--
Roland Perry

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Didn't read the planning app for Grenfell that carefully, but it did mention making more flat per floor on some of them. Could be they made some larger ones too.
--
*Those who live by the sword get shot by those who don't*

Dave Plowman snipped-for-privacy@davenoise.co.uk London SW
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On Tuesday, 20 June 2017 15:29:35 UTC+1, Roland Perry wrote:

are they big enough for a largish stairwell? And do the flat layouts align on every floor to make it doable? And would the new stairwell have communal access?
NT
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13:05:38 on Tue, 20 Jun 2017, snipped-for-privacy@gmail.com remarked:

Big enough for a secondary *emergency* staircase, in addition to the existing main staircase. Or if you need more room, then sacrifice the 2nd bedroom from two adjacent flats.

Yes and yes.
However, the biggest problem is breaching the concrete floors all the way through the 24 floors, and making sure the sides of the stairwell are isolated from the flats.
--
Roland Perry

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It would almost certainly be cheaper and better to demolish and start again.
--
*Prepositions are not words to end sentences with *

Dave Plowman snipped-for-privacy@davenoise.co.uk London SW
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On 21/06/2017 10:42, Dave Plowman (News) wrote:

I don't think anyone is suggesting doing it to that block.
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I wasn't either. It will almost certainly be demolished - even if the structure is still sound. I doubt many would want to live in a building with a history like that no matter how well repaired.
There are plenty of examples around where it is more cost effective to start afresh than do major alterations to the structure.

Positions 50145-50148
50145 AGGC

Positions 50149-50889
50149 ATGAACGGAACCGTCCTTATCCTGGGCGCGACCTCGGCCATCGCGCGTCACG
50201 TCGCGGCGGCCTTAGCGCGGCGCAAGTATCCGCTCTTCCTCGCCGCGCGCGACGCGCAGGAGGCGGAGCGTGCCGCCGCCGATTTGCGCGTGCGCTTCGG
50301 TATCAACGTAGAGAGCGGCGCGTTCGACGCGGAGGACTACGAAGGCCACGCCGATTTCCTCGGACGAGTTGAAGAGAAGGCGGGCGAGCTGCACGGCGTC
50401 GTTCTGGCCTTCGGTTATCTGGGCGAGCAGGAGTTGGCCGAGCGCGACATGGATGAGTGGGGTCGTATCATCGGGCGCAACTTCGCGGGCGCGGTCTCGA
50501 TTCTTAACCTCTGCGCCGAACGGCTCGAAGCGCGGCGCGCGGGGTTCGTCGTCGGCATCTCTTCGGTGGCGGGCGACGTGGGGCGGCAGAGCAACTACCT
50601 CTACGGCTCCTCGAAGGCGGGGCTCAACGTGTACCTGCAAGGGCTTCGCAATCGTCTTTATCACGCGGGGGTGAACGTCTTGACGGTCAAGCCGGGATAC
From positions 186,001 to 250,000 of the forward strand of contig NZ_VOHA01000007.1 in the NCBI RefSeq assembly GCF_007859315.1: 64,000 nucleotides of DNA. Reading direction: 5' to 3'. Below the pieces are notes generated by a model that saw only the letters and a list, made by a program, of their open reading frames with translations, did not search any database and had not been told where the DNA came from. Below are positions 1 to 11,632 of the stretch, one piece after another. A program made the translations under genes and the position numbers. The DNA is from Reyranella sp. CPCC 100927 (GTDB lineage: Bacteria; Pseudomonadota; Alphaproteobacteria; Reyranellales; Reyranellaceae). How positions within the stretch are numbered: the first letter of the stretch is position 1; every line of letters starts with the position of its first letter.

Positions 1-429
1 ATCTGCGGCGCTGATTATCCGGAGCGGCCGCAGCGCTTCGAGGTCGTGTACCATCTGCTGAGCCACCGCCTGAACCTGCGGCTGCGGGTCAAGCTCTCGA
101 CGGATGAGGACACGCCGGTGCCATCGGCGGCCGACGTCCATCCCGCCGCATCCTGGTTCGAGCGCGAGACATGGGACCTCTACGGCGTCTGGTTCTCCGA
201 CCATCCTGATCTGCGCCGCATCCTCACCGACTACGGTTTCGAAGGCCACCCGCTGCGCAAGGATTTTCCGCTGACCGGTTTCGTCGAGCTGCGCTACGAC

--
*If I agreed with you, we'd both be wrong.

Dave Plowman snipped-for-privacy@davenoise.co.uk London SW
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On 21/06/2017 15:10, Dave Plowman (News) wrote:

Once its pulled down they can sell the land for a profit.
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And then pay even more for the land needed to replace it. It is already at the 'cheap' end of K&C.
--
*Upon the advice of my attorney, my shirt bears no message at this time

Dave Plowman snipped-for-privacy@davenoise.co.uk London SW
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On 21/06/2017 15:29, Dave Plowman (News) wrote:

Replace it?
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Of course. The insurance money *must* be used to replace it with suitable council homes.
The so called affordable housing that private developers claim they will build in a planning application always seems to somehow shrink in number by the time work finishes. Certainly did when Boris was Mayor. Be interesting to see if Khan does any better.
--
*Welcome to Shit Creek - sorry, we're out of paddles*

Dave Plowman snipped-for-privacy@davenoise.co.uk London SW